Despite everything, the people continued to defend the simple principles of anarcho-syndicalism, many times at the cost of their lives: independence, autonomy, federalism, self-management, assembly, mutual aid and direct action; the right to organize ourselves to reject any interference from political parties or other economic or religious institutions workers matters. Strikes, marches, repression and torture were the daily news during the dictatorship (1939-1976), until, with its disappearance, the workers movement recovered its enthusiasm and regenerated its yearned-for CNT (1977). We lived new years of continuous achievements for the workingmen. The days of Montjuich or in San Sebastián de los Reyes marked the strong comeback of the confederation in the 70s.
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The labor movement’s advances, once again self organized by CNT through exemplary battles like the gas station workers strike of 1978, provoked capitalism’s reaction, this time backed by the democratic state and its institutional apparatus (governments, parties, judges, union bureaucracies,…). CNT’s union success was repressed by the police (Scala Case, 1978) which, combined with campaigns of silence and slander in the media, had disastrous consequences for the workers movement in this country.
The weakening of anarcho-syndicalist presence in the labor movement opened the door to the loss of rights won after a long and hard union battle. State deregulation and increased job insecurity by liberalizing contracts was ushered in by the worst sort of corruption a country can suffer: Union Corruption. A corruption with an official rag stuffed in its mouth that perverts unionism as a whole in the eyes of the workers but which is fundamentally lead by the institutional unions – CC.OO. and UGT. Their union yuppies earn subsidies and millions of euros from the government and different companies to pay for their treachery to accept the measures seen fit to defend capital and its growing accumulation of profits (Labor Force Adjustment Plans, Labor Reforms, the right to unilaterally terminate the employment relationship…).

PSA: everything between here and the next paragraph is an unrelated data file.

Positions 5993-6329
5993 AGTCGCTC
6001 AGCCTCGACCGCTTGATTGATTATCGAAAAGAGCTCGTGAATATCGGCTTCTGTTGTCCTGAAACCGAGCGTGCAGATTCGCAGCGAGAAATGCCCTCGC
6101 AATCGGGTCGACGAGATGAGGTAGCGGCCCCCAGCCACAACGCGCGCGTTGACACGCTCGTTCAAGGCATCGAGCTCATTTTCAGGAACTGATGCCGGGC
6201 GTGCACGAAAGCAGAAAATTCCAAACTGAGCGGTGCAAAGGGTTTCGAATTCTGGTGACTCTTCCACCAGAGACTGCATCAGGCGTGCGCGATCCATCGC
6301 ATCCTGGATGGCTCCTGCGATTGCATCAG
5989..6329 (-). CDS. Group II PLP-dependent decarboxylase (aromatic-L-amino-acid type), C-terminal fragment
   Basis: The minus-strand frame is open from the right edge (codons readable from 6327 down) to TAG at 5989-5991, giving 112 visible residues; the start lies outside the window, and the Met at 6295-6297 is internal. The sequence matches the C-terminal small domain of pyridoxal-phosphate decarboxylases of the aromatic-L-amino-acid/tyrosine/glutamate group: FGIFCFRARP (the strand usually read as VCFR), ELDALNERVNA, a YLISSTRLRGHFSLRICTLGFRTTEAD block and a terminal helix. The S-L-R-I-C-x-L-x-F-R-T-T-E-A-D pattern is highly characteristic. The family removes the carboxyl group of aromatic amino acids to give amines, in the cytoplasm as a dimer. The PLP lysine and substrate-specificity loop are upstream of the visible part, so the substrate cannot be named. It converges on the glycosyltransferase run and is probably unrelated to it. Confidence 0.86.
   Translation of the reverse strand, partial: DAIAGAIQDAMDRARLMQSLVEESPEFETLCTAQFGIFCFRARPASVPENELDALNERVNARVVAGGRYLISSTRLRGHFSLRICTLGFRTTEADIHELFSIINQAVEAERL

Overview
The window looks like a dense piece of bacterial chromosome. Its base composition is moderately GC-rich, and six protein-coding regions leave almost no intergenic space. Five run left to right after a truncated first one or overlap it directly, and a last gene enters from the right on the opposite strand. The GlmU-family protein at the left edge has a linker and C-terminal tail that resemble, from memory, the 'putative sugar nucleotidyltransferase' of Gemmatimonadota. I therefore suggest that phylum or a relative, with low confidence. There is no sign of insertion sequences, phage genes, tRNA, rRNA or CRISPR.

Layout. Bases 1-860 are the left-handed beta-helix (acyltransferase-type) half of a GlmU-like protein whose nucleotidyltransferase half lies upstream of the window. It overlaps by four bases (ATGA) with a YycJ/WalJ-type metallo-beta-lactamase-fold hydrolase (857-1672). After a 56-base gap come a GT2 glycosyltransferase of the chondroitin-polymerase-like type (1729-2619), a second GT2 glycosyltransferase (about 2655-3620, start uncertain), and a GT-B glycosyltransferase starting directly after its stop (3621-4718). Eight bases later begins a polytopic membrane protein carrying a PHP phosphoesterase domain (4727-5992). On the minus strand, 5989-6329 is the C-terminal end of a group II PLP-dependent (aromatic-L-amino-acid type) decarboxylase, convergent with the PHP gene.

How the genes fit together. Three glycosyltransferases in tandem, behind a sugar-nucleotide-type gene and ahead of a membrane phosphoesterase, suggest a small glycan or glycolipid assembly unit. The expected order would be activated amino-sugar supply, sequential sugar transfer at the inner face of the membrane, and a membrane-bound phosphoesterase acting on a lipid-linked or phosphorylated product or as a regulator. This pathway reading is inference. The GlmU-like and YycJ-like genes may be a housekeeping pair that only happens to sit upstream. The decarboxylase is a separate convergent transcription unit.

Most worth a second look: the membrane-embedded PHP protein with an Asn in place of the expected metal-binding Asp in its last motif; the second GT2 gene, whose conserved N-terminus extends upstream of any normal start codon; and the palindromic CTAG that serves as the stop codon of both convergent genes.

Thousands of working men and women today are still members of this true labor organization we call CNT, sustaining it exclusively with our own work, turning it into the only living example of class unionism, able to take on oppression and social control, the destruction of the planet and economic over-exploitation, all inherent to capitalism.
2010 has a special connotation for us: CNT celebrates a 100 years of existence. It’s the centennial of a people and the invaluable fights of thousands of people who during these 100 years have given the international working class an exemplary tool to be followed, through its own culture, self organizing capacity, radical tactics, popular extension and revolutionary actions with the aim of building an anti-authoritarian and mutually supportive society.
These ideals are the basis of the noble cause we invite you, here and now, to join.